# Thread: Countability

1. ## Countability

Q ) For a fixed positive integer k, let P_k(N) be the set of all subsets of N with exactly k elements. Prove that P_k(N) is countable.

I think that I should find a 1-1 map from P_k(N) into N^k=N*N*...*N (k times). But unfortunately I couldn't prove it.

2. Originally Posted by selinunan
Q ) For a fixed positive integer k, let P_k(N) be the set of all subsets of N with exactly k elements. Prove that P_k(N) is countable.

I think that I should find a 1-1 map from P_k(N) into N^k=N*N*...*N (k times). But unfortunately I couldn't prove it.
If $\displaystyle S\in P_k(\mathbb{N})$ then $\displaystyle S$ can be well-ordered. Thus, basically write $\displaystyle \{a_0,a_1,...,a_{k-1}\}$ in increasing order. Then consider the mapping $\displaystyle \{a_0,...,a_{k-1} \}\mapsto (a_0,a_1,...,a_{k-1})$. It depends how formal you want to be that is why I used 'basically' - just to say the idea. I think you might need to use an induction and recursion argument here to write out all the details formally if that is what you are looking for.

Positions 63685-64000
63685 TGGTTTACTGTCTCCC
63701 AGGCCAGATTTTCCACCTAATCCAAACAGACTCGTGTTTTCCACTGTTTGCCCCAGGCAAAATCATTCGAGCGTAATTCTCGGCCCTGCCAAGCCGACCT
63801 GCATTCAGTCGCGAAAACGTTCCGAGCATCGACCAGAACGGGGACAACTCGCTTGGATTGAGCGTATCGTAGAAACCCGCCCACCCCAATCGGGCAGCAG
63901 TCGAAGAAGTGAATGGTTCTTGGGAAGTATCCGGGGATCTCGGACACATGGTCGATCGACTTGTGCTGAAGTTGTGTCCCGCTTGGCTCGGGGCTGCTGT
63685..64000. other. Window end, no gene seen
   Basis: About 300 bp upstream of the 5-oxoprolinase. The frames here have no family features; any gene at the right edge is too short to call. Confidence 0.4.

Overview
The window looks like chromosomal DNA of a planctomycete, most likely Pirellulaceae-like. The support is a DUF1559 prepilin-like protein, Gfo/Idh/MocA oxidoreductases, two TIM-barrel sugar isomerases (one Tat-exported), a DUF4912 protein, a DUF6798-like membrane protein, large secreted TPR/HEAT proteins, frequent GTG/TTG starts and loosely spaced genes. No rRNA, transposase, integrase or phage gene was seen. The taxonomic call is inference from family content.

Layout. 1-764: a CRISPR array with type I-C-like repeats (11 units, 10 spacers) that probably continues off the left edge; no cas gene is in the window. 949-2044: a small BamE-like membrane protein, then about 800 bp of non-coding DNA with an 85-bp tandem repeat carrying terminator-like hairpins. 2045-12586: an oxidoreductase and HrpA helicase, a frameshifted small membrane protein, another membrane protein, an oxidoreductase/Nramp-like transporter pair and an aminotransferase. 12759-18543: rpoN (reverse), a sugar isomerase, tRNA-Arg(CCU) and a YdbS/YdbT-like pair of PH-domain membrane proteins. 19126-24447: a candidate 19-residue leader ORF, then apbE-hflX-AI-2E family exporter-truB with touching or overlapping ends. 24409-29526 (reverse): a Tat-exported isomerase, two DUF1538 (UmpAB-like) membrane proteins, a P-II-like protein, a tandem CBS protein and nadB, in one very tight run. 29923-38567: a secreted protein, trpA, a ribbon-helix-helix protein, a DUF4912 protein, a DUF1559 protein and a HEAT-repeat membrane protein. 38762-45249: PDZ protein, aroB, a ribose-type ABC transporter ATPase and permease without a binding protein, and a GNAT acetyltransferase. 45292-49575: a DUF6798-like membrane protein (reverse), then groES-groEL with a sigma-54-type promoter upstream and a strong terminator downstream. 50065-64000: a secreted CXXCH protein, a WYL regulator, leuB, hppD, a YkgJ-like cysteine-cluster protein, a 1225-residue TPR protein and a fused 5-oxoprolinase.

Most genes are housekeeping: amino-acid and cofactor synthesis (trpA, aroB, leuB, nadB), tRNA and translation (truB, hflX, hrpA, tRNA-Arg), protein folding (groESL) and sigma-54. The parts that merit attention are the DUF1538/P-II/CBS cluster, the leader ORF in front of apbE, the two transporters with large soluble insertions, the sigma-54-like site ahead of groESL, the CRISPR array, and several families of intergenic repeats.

3. Thank you for your answer.

And how can I prove it by using induction?

4. Originally Posted by selinunan
Thank you for your answer.

And how can I prove it by using induction?
If it is true for $\displaystyle k$ i.e. there is injection $\displaystyle g: P_k(\mathbb{N}) \to \mathbb{N}^k$. Then define $\displaystyle f: P_{k+1}(\mathbb{N})\to \mathbb{N}^{k+1}$ by $\displaystyle f(S) = (a,g(S-\{ a \}))$ where $\displaystyle a$ is least element of $\displaystyle S$.